Darjeeling tea came into existence when the small-leaved Chinese variety of the tea plant was imported and planted in India in the mid-1800s. Darjeeling is known for its outstanding quality and has a taste and aroma that is highly desired, making it one of the most popular types of black tea.
The unique flavor of Darjeeling is described as "muscatel," a type of grape. The characteristics of the tea vary depending on the time period or "flush" in which the leaves are harvested. Darjeeling has three major plucking seasons:
The later in the year the tea is harvested, the darker the color and the more full-bodied the tea. These teas are sometimes sold as a blend of more than one flush for a balance of aroma and flavor.
Darjeeling District, West Bengal, India
Flavor: fruity and floral
Aroma: floral, with a sweet quality often described as muscatel grape
Color: golden amber
Body: light and thin, although the later the flush, the richer and darker the tea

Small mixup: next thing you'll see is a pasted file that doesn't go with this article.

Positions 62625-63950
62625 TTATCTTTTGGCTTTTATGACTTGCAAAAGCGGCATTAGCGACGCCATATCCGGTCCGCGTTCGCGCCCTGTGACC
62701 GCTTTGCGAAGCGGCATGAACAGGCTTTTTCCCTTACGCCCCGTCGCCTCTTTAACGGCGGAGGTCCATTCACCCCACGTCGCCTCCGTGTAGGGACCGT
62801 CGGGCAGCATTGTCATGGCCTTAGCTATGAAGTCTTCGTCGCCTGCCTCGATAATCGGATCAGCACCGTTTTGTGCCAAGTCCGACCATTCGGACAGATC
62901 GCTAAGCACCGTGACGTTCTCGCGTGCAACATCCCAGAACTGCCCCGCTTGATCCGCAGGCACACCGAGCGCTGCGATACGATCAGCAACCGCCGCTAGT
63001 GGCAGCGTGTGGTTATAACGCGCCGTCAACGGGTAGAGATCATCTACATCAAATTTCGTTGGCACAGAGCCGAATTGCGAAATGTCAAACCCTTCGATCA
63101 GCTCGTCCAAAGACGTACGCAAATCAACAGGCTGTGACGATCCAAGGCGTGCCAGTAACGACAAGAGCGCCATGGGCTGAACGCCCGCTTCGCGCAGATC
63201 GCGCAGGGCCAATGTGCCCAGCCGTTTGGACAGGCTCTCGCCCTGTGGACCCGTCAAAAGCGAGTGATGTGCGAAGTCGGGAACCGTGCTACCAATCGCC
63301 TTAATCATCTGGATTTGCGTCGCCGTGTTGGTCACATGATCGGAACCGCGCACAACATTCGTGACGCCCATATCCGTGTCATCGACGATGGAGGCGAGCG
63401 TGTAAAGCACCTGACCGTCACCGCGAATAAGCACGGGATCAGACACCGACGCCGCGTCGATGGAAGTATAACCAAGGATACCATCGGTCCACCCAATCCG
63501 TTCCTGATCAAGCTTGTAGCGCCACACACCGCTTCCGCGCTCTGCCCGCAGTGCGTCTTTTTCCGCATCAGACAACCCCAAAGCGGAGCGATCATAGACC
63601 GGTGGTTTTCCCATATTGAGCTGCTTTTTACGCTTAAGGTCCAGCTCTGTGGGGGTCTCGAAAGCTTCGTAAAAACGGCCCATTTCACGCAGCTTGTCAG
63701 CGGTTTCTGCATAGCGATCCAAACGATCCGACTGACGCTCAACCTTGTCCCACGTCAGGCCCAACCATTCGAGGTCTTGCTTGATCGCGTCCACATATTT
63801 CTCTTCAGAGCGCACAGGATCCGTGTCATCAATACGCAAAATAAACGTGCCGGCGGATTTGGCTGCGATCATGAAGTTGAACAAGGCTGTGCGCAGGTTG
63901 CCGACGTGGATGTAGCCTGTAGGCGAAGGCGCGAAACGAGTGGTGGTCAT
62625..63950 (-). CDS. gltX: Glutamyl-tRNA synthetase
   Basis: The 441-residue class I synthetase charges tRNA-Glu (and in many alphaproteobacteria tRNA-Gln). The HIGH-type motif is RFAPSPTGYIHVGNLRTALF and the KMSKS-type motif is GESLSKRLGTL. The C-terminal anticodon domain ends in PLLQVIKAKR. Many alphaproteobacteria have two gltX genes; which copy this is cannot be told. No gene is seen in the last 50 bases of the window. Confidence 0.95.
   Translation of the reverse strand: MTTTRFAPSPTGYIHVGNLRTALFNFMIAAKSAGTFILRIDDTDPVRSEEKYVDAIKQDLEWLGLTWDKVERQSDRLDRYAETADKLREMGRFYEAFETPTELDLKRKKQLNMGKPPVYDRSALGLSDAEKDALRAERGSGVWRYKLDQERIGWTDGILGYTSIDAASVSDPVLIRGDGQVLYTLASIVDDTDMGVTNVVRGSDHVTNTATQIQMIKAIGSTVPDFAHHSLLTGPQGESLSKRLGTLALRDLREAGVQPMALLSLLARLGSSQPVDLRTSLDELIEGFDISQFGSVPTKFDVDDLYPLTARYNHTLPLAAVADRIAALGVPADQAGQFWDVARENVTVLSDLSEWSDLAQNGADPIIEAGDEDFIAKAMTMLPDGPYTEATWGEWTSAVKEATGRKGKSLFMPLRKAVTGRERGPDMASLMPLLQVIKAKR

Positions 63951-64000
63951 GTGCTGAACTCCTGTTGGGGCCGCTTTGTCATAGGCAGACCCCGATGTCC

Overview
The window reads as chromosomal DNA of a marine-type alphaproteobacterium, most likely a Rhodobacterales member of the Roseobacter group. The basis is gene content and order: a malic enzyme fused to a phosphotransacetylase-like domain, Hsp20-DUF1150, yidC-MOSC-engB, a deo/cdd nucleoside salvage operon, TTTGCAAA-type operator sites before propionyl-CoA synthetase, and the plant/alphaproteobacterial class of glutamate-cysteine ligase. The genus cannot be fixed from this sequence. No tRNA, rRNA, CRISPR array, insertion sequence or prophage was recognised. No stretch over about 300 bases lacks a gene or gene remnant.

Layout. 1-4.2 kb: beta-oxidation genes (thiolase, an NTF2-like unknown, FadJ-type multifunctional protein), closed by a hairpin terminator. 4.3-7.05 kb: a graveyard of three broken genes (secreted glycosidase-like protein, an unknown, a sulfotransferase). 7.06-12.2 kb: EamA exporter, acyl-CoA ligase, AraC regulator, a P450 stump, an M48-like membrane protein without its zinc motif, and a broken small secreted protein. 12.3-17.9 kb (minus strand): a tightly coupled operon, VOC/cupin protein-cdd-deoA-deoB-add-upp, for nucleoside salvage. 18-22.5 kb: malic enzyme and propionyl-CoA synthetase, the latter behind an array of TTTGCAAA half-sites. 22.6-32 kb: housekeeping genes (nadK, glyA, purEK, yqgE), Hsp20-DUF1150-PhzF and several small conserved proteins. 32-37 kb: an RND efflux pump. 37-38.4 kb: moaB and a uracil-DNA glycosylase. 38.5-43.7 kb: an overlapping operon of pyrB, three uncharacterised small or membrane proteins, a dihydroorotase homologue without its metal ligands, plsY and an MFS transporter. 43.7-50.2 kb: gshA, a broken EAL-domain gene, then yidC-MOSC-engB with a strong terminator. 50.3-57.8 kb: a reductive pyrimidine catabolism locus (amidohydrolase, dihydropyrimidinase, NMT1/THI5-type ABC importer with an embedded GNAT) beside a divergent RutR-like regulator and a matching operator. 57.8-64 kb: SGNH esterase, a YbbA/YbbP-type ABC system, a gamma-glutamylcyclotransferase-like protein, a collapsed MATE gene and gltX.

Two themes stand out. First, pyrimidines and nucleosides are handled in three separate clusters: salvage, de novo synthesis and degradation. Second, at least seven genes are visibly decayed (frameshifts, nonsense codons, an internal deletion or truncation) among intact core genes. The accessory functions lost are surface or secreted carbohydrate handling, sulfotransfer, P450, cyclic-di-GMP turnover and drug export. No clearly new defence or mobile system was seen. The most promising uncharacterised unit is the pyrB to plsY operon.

Steep in boiling water for 3-5 minutes.
An Englishman named Dr. Arthur Campbell experimented with tea saplings in India and, in the 1840s, successfully cultivated tea in Darjeeling. Soon after, British tea planters developed an interest in the area and started commercial tea gardens in Darjeeling. The hills of Darjeeling were sparsely populated at the time so the British brought in workers from nearby Nepal.
There are 87 tea gardens (or tea estates) in the Darjeeling District at the foothills the Himalayas. To be authentic Darjeeling, the tea must be grown in one of these tea gardens and processed within a defined geographical area. Tea that meets these critera bears the Darjeeling certification mark and logo, which is the property of the Tea Board of India. This verifies that the tea is 100% pure Darjeeling to ensure quality control over this esteemed tea.